About Jungle Records.
- Martin Aston, from the ‘Mint Humbucker’ notes.
Jungle Records (Bravour Limited trading as) began back in the vinyl days of 1982, founded by music fanatics who had been working at Fresh Records and Distribution.
Philosophically and emphatically independent, Jungle continues be excited about new music as well as cataloguing the past.
Alan Hauser formed his first indie label Parole in 1977, with a background in band management, live promotion and collector’s records.
Graham Combi worked for The Who’s trucking company before joining Fresh. Responsible for the Mint label and much more.
In the beginning, the Fresh Records catalogue was bought and an indie distribution service established. Jungle became an ‘unofficial’ member of ‘The Cartel’ indie network and the sole supplier of all indie product to Our Price Records (including hits by New Order, Depeche Mode & The Smiths) until 1986. The company then concentrated on the label and now has a digital catalogue of over 2,500 tracks.
Steve Brown started Red Records in 1979, and managed The Lines. He left Jungle in the late 80’s to manage Fields of the Nephilim full time. John Knight headed Jungle’s distribution until we were squeezed out by Rough Trade's. He went on to create SRD Distribution. Many others have been part of Jungle over the years, our thanks go out to them all.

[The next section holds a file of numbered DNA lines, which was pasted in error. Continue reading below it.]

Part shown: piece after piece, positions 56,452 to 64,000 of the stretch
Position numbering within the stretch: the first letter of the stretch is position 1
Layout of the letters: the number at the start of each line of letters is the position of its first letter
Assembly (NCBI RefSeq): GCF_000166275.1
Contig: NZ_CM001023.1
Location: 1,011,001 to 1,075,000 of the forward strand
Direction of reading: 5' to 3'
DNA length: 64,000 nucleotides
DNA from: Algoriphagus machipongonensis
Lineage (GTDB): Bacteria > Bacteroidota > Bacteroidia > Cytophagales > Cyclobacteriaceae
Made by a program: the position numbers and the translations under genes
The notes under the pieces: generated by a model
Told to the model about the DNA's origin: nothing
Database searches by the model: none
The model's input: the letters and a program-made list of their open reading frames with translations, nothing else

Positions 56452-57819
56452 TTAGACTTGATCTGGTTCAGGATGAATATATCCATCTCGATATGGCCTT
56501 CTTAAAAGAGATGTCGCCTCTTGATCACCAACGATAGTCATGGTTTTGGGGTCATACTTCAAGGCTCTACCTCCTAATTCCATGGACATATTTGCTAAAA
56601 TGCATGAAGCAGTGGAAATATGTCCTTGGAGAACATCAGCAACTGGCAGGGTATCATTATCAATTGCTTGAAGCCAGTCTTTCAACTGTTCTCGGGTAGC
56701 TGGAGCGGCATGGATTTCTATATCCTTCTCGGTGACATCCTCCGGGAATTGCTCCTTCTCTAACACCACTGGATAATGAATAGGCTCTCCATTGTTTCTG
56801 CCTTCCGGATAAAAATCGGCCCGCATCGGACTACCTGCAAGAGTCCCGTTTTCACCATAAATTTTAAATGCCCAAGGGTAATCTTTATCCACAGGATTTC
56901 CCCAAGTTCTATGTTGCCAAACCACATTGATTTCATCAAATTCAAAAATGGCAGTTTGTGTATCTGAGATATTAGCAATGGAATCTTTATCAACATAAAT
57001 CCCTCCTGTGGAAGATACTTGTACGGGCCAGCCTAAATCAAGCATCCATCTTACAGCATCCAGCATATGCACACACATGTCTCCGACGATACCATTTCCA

Jungle Records is sometimes erroneously listed as 'Freud Records', due to our album catalogue number prefix of FREUD. In 1982 we first released 7" and 12" vinyl singles, with a catalogue number prefix of JUNG. Needing to differentiate albums, we word-associated the psychotherapists Carl Jung and Sigmund Freud and chose the latter for our album prefix, hoping that most would get it. We didn't envisage databases like Amazon and Allmusic, let alone them getting it wrong decades later.
The catalogue itself tells the story of the artists we've worked with. A short 2010 film of Jungle and our old Camden premises, made by Key Production, can be seen here. More background than you probably need to know can be heard in a lengthy and unedited interview with Alex Ogg, here, or on Youtube in five 10-minute chunks. Some day we’ll post up a business school video analysis of Jungle circa 1984 – far more entertaining!